"Impossible Dance is a highly accessible, original and engaging account of the complex and often heavily theorized debates around the body, identity and community. Focusing on gay, lesbian and queer club culture in the 1990s New York City, this is the first book to bring together vital issues such as dance culture, queer community, sex culture, HIV identity and politics. Based on four years of field work, the book takes readers on a journey from the streets of New York City into the dance clubs and onto the dance floor. Detailed interviews with club-goers capture their perspectives on how they stage their self-fashioning through dancing. Fiona Buckland argues that such dancing embodies and rehearses a powerful political imagination, laying claim to the space and to one's body as queer."--Publishers Weekly
Discourses of Ch'angguk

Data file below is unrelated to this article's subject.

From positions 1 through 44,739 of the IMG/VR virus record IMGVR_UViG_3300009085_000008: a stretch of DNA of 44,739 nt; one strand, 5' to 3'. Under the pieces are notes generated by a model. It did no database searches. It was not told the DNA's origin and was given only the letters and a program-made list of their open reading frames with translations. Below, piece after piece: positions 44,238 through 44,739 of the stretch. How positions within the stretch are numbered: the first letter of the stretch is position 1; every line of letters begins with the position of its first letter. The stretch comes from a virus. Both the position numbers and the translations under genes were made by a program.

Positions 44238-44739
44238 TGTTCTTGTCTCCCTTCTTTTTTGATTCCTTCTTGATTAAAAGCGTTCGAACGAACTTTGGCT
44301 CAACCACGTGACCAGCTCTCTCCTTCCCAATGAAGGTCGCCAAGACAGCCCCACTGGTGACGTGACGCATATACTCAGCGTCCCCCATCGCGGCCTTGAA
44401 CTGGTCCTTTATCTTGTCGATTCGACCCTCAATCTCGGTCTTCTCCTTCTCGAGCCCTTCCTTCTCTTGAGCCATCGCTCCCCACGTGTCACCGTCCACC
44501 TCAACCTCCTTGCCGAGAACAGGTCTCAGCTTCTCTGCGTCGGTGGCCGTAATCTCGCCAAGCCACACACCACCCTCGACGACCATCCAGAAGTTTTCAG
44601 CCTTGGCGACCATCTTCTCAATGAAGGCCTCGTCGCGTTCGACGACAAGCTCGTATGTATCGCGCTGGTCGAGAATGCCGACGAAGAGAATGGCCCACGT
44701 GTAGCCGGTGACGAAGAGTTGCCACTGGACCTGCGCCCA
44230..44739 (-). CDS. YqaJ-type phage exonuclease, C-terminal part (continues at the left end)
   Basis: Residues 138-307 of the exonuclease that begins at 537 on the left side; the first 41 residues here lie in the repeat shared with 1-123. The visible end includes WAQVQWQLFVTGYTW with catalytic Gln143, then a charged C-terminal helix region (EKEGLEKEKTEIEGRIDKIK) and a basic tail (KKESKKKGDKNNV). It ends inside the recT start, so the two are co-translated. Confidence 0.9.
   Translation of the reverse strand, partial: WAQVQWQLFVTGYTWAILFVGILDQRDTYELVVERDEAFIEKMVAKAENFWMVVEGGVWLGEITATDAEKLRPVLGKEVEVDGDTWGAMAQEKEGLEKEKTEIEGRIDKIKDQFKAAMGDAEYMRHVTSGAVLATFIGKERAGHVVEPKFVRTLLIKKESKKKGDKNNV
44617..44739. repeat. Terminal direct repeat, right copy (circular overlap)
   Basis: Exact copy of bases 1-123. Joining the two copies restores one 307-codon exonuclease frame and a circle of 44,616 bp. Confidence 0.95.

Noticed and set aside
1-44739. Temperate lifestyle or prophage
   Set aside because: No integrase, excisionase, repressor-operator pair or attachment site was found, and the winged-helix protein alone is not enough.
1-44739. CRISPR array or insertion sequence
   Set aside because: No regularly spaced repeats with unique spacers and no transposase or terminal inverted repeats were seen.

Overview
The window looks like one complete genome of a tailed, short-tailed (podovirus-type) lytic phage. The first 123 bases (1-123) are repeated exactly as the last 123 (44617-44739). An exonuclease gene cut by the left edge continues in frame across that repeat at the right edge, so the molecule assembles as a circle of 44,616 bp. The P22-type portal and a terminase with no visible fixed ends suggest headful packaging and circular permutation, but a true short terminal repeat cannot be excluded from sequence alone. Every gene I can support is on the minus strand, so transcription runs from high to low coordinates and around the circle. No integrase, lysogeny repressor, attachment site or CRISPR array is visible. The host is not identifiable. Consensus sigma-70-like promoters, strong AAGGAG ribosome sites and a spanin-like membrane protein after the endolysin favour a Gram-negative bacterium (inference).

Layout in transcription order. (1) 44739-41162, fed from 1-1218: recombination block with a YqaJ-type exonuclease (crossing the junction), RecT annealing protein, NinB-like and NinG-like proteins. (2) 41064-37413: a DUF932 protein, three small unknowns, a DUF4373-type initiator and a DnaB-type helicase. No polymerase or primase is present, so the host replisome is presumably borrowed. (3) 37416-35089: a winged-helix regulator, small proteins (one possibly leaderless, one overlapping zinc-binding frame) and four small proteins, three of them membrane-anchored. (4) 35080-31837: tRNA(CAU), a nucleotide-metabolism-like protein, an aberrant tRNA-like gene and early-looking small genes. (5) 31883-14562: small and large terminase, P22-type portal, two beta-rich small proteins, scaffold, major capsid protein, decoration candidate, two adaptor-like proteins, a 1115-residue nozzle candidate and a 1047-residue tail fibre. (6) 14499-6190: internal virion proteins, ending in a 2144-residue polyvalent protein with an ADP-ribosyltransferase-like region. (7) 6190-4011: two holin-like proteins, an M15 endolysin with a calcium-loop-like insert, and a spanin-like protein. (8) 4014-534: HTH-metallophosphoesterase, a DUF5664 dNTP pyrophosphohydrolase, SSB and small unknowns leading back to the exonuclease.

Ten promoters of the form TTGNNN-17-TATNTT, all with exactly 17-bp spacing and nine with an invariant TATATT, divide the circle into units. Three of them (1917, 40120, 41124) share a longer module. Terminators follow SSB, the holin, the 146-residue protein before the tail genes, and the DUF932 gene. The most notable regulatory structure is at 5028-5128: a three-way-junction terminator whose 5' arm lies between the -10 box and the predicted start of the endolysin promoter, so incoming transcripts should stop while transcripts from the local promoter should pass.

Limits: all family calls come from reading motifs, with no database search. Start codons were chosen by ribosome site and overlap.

This is the first book on Korean opera in a language other than Korean. Its subject is ch’angguk, a form of musical theater that has developed over the last hundred years from the older narrative singing tradition of p’ansori. Andrew Killick examines the history and current practice of ch’angguk as an ongoing attempt to invent a traditional Korean opera form to compare with those of neighboring China and Japan. In this, the work addresses a growing interest within the fields of ethnomusicology and Asian studies in the adaptation of traditional arts to conditions in the modern world. Ch’angguk presents an intriguing case in that, unlike the "invented traditions" described in Hobsbawm and Ranger's influential book that were firmly established within a few years of their invention, ch’angguk remains in a marginal position relative to recognized traditional art forms such as South Korea’s "Important Intangible Cultural Properties" after more than a century. Performers, writers, directors, and historians have looked for ways to make the genre more traditional, including looking outside Korea for comparisons with traditional theater forms in other countries and for recognition of ch’angguk as a national art form by international audiences. For the benefit of readers who have not seen ch’angguk performed, the author begins with a detailed description of a typical performance, illustrated with photographs and musical examples, followed by a history of the genre—from its still disputed origins in the early twentieth century through a major revival under Japanese colonial rule and the flourishing of an all-female version (yosong kukkuk) after Liberation to the efforts of the National Changgeuk Company and others to establish ch’angguk as Korean traditional opera. Killick concludes with analyses of the stories and music of ch’angguk and a personal view on developing a Korean national theater form for international audiences.